Is It Better To Be An Owner Operator?

So, is it better to be an owner operator? It all depends on you. We’ve laid out the pros and cons of being a company driver and an owner operator. Overall, being a company driver is less risky, and for most people it’s less stressful. It can also pay just as much, if not more, than being an owner operator.

But, being an owner operator gives you the opportunity to earn a lot more money. That’s only true, however, if you can run your business properly. It also gives you a level of freedom that’s unmatched in almost any other career.

Should I Be An Owner Operator?

Given the risk you take on as an owner operator, it’s not for everybody. Here’s what it takes to be a successful owner operator:


This is perhaps the biggest key to success as an owner operator. You really have to have an entrepreneurial spirit. You need to be able to market yourself. Need to be willing to take risks. You need to love the business side of things, not just driving. You need to be willing and able to learn how to run a business.

Personal Finances

Because of its high start-up costs and financial risks, being an owner operator requires that your personal finances are healthy and in good order. You need to have some solid savings set aside, and you also need to have a good knowledge of personal finance management. It’s probably a good idea to hire a financial advisor to help you out.


You can start working as an owner operator as a beginner, and never bother with a company driving job. But you’re probably going to be better off if you have a few years of experience as a company driver. Carriers looking to contract with owner operators are going to hand those contracts out to experienced drivers first, and the new drivers will get the worst contracts.

Plus, it’s a terrible idea to invest all that money into being an owner operator if you aren’t completely certain that trucking is the life for you. You might find yourself just a few months into your new career, hating everything about your life and unable to change anything because you’ve sunk your life savings into your truck. Spend a few years working as a company driver so you can see if you actually like trucking before you invest in becoming an owner operator.

In addition to all of that, here are some other things to think about before deciding is it better to be an owner operator:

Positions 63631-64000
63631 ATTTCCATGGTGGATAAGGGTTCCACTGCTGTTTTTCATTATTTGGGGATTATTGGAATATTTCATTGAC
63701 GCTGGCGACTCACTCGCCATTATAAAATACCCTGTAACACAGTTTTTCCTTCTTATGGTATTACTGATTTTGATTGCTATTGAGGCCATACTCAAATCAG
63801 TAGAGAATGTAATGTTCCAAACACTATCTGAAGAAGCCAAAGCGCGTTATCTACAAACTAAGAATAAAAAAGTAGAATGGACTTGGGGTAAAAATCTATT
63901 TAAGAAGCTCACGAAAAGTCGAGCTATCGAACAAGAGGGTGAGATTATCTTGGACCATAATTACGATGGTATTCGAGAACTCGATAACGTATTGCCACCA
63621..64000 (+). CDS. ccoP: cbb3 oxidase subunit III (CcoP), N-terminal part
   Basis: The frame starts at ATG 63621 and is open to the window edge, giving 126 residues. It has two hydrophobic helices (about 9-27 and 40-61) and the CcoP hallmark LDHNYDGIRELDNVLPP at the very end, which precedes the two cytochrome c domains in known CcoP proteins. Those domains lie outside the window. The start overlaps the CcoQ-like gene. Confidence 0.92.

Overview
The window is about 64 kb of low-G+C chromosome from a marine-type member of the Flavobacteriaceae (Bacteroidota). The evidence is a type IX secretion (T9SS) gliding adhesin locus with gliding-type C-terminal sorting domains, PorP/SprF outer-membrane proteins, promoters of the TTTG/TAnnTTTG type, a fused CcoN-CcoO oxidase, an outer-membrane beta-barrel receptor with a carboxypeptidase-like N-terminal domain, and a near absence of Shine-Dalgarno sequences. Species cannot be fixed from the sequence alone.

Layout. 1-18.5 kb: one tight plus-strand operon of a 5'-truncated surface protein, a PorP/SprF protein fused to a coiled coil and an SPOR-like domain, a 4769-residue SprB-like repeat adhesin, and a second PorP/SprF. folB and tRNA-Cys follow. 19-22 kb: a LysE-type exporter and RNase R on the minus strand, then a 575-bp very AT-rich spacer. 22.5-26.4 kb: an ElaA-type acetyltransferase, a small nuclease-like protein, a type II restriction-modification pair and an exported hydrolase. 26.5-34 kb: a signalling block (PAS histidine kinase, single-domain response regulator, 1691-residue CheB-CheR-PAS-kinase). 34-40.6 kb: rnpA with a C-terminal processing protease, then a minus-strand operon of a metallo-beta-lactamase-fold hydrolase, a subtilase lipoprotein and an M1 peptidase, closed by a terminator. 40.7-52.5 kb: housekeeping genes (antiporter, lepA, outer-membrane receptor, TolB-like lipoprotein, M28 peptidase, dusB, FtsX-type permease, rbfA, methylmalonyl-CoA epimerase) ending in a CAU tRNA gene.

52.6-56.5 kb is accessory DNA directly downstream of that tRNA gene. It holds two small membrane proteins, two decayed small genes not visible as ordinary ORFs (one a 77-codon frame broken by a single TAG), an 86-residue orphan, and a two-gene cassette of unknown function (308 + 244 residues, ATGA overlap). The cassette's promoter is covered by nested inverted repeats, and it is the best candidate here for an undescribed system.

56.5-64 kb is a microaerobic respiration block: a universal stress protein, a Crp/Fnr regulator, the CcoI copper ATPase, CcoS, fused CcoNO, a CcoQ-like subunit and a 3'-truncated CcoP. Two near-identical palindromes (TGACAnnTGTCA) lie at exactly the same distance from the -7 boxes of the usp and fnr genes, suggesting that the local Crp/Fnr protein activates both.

Physical Health

Truck drivers spend a lot of time sitting down. There aren’t many opportunities for physical exercise, and most of the dining options available to you aren’t going to be very healthy. There are real physical risks involved in this profession. In addition, if you have a medical emergency on the road, you need to know who’s going to come and get you.


Your family needs to be prepared for this. They may not get to spend as much time with you, and they’re also going to be bearing the burden of the job with you. Spend some time having this conversation with your family so that, if you decide it’s better to be an owner operator, your family will be on board.

Which is Better: Company Driver Or Owner Operator?

The real answer, in the end, is that neither is better. Both being a company driver and being an owner operator have a lot of pros and cons. The real question is, which is better for you?

Being an owner operator is what most people imagine when they think of becoming a truck driver. It has the appeal of freedom on the open road and there’s a certain amount of romanticism to that. But most people really don’t think about the incredible risk and stress that comes along with that.

Being a company driver feels a lot like the trucking equivalent of being a corporate sell-out, but that’s really not the case. Company drivers have a level of security that owner-operators will never have, and that makes it a better career choice for a lot of people.

Company drivers simply aren’t taking the same risks, but they can very easily be earning the same amount of money, if not more.

So, is it better to be an owner operator? If you can run a business, then yes. If you can run a business well, you have the potential to earn a lot more money and maintain a level of personal freedom that most people dream of. But, you have to be the kind of person who can run a business, secure enough work, and to do the work well.

That just isn’t something everybody can do. If you can’t run a business, or if you’d rather not spend your free time running the business, then you’re probably better off working as a company driver.

About Booker Transportation

Booker Trans is 100% Owner Operator. It is our belief that an Independent Owner is the best way to get a customers freight delivered timely and safely. Booker is a leading Refrigerated Carrier providing the best lease options in the industry for today’s Owner Operators. Monthly and Yearly Awards, Longevity Bonuses, and the Free tires for Life of Lease Program, are just a few examples of what Booker Trans offers the Owner Operator. Booker Trans has built it’s success upon working partnerships with Customers, as well as Agency Relationships built over the last 20 years. Those same relationships are what makes consistent year round freight possible.

Are you interested in becoming an owner operator driver or getting into the logistics industry?

Let’s connect!